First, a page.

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Blog Archive for editor during August 2005

Sanity checking simple code Jeff Friesen's BlueJ article, posted yesterday, reminds me of one of my favorite tools when I was getting started in Java. In BlueJ, this is called the "Code Pad", a simple text area where you can input some Java code and execute it immediately. This allows you to test simple things, do some sanity tests, etc., without having to write a whole class. This reminded...
Advanced features of the beginner's IDE Jeff Friesen's first article on BlueJ, an IDE aimed at students and others learning Java, kicked off a lengthy talkback discussion about the value of shielding students from Java's command-line and other low-level "pipe". One crowd said that BlueJ and IDE's like it "teach the tool" instead of teaching Java itself. Others, including the author, argued...
What does "active in java.net projects" mean anyways? The results of the current java.net poll are kind of interesting. Asked "How active are you in java.net projects?", the current results show 68% saying they're not involved in projects. That it's the highest response isn't too surprising -- coding and reporting bugs is work -- but the overall distribution is not what I expected when I...
A burst of Swing activity Usually when I pick items for the front page, I look for balance: a little enterprise here, a dash of J2ME there, mix up the patterns and the testing between the AIJT's and P&C's... that way, there's something for everyone, and a sense of Java's breadth, ubuiquity, and applicability. But the last few weblogs offered such a rare occurrance, a cosmic alignment, that I...
Simplifying AJAX client-server connections Feel free to jump on the AJAX bandwagon. Surely you've heard of AJAX by now, and if you haven't, the concept can be expressed in two words: Google Maps. Notice how when you click arrows or the map and satellite buttons that the whole page doesn't reload, and that only part of the page refreshes, and quickly? Mostly done with client-side scrpiting and...
How does your career affect your development choices? We've kicked off a new forum today, focusing on the choices you're making in your careers vis-a-vis Java. The point of the Your Java Career forum (part of The Programming Profession) is not to talk about theory, but instead about the real things you're experiencing as Java developers. This includes (but is not limited to) the kinds of tools...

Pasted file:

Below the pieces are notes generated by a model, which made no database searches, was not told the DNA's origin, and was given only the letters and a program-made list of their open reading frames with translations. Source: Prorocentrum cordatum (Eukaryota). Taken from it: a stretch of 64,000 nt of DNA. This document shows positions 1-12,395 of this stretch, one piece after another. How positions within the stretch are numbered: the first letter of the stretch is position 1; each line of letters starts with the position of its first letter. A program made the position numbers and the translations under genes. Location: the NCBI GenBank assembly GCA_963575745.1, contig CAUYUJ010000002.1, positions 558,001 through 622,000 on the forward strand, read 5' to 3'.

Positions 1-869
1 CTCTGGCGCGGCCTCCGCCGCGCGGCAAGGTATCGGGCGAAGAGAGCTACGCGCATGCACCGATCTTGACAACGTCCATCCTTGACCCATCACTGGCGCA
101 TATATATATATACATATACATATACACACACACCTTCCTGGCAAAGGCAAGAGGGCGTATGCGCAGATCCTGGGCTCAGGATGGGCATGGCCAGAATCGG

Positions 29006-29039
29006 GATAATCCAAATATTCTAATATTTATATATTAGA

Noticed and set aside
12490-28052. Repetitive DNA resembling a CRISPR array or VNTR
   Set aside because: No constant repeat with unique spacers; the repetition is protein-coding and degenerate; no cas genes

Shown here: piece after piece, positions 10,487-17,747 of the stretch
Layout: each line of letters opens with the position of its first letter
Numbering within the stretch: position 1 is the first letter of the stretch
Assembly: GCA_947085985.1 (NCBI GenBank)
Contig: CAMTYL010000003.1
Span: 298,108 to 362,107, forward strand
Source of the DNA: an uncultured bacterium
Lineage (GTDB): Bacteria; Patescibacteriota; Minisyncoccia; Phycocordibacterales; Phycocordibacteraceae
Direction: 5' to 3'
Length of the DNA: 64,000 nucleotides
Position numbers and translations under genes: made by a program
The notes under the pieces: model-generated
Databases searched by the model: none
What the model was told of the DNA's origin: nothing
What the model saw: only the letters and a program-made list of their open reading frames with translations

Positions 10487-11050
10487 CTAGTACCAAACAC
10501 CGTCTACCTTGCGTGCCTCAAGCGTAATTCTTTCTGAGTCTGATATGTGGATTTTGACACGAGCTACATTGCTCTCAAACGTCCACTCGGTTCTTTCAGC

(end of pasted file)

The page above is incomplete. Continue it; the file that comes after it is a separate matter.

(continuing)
Can your prototype be too good? Desktop developers usually need, as a basic requirement of their trade, to create a visual representation of their GUI before they code it. Visual prototyping lets you experiment with workflows, discover inconsistencies, and work out hard parts in advance. It is also, unfortunately, a great way to blow your schedule. The obvious problem with the pretty,...
I18N, L10N, and T9N The Java mindset usually seizes on internationalization in terms of ensuring that code behaves correctly in different locales, which means being flexible about currency and time conventions, being able to display two-byte Unicode characters, and reading and displaying localized text instead of hard coding it into the source. Which is great, but who's doing the localization?...
Take count, literally, of your Java efforts Today's java.net poll is one that won't lead to easy interpretation, but I thought it would be interesting to put out there anyways: How many lines of Java code do you think you've ever written? There are a lot of factors that will figure into each reader's answer. You can argue that Java is intrinsically verbose, so we as Java programmers tend to...
Make or break time for EJB? Why are there alternatives to Enterprise JavaBeans? With the benefit of incumbency, not to mention marketing by the creators of Java and J2EE, EJB's should be a slam dunk. Yet many developers abandoned EJB's in recent years, in favor of alternatives, most obviously Spring, but there are others. Would these frameworks exist if not as a response to, if not...